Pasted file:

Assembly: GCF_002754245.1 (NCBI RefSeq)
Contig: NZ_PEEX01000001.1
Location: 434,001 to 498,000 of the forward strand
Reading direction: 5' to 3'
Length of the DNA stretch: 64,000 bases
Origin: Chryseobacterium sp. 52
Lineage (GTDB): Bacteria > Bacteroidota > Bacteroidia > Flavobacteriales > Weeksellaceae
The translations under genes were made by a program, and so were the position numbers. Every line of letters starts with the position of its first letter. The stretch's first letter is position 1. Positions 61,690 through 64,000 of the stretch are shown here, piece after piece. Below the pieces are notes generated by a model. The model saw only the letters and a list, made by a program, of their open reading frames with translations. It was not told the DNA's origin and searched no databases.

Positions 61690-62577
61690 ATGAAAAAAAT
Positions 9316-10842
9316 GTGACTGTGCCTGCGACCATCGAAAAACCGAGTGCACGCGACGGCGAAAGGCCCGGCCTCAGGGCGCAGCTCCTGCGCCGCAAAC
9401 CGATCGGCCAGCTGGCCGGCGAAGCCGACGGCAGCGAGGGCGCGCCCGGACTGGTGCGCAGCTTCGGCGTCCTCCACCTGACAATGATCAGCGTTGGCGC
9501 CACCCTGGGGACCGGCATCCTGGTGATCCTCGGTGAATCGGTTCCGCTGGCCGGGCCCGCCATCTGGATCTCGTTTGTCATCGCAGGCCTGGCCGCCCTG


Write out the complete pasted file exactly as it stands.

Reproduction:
Assembly: GCF_002754245.1 (NCBI RefSeq)
Contig: NZ_PEEX01000001.1
Location: 434,001 to 498,000 of the forward strand
Reading direction: 5' to 3'
Length of the DNA stretch: 64,000 bases
Origin: Chryseobacterium sp. 52
Lineage (GTDB): Bacteria > Bacteroidota > Bacteroidia > Flavobacteriales > Weeksellaceae
The translations under genes were made by a program, and so were the position numbers. Every line of letters starts with the position of its first letter. The stretch's first letter is position 1. Positions 61,690 through 64,000 of the stretch are shown here, piece after piece. Below the pieces are notes generated by a model. The model saw only the letters and a list, made by a program, of their open reading frames with translations. It was not told the DNA's origin and searched no databases.

Positions 61690-62577
61690 ATGAAAAAAAT
Positions 9316-10842
9316 GTGACTGTGCCTGCGACCATCGAAAAACCGAGTGCACGCGACGGCGAAAGGCCCGGCCTCAGGGCGCAGCTCCTGCGCCGCAAAC
9401 CGATCGGCCAGCTGGCCGGCGAAGCCGACGGCAGCGAGGGCGCGCCCGGACTGGTGCGCAGCTTCGGCGTCCTCCACCTGACAATGATCAGCGTTGGCGC
9501 CACCCTGGGGACCGGCATCCTGGTGATCCTCGGTGAATCGGTTCCGCTGGCCGGGCCCGCCATCTGGATCTCGTTTGTCATCGCAGGCCTGGCCGCCCTG